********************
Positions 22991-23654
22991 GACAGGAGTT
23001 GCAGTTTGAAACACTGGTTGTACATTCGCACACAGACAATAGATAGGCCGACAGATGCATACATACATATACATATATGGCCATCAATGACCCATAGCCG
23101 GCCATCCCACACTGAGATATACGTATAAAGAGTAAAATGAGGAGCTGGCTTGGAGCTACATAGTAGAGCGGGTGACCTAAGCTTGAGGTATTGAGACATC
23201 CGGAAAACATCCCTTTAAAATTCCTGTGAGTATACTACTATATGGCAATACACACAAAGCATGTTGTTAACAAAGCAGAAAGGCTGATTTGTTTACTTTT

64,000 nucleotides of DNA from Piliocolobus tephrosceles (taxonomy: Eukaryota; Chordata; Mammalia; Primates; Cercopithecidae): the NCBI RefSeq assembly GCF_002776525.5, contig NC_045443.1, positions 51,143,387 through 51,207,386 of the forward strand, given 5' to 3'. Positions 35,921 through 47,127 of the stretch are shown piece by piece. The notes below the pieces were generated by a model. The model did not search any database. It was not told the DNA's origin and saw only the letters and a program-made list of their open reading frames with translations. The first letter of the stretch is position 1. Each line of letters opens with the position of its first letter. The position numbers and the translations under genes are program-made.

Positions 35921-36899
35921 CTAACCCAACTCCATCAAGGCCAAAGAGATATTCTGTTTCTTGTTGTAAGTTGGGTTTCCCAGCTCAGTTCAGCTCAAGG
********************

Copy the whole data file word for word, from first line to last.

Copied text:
Positions 22991-23654
22991 GACAGGAGTT
23001 GCAGTTTGAAACACTGGTTGTACATTCGCACACAGACAATAGATAGGCCGACAGATGCATACATACATATACATATATGGCCATCAATGACCCATAGCCG
23101 GCCATCCCACACTGAGATATACGTATAAAGAGTAAAATGAGGAGCTGGCTTGGAGCTACATAGTAGAGCGGGTGACCTAAGCTTGAGGTATTGAGACATC
23201 CGGAAAACATCCCTTTAAAATTCCTGTGAGTATACTACTATATGGCAATACACACAAAGCATGTTGTTAACAAAGCAGAAAGGCTGATTTGTTTACTTTT

64,000 nucleotides of DNA from Piliocolobus tephrosceles (taxonomy: Eukaryota; Chordata; Mammalia; Primates; Cercopithecidae): the NCBI RefSeq assembly GCF_002776525.5, contig NC_045443.1, positions 51,143,387 through 51,207,386 of the forward strand, given 5' to 3'. Positions 35,921 through 47,127 of the stretch are shown piece by piece. The notes below the pieces were generated by a model. The model did not search any database. It was not told the DNA's origin and saw only the letters and a program-made list of their open reading frames with translations. The first letter of the stretch is position 1. Each line of letters opens with the position of its first letter. The position numbers and the translations under genes are program-made.

Positions 35921-36899
35921 CTAACCCAACTCCATCAAGGCCAAAGAGATATTCTGTTTCTTGTTGTAAGTTGGGTTTCCCAGCTCAGTTCAGCTCAAGG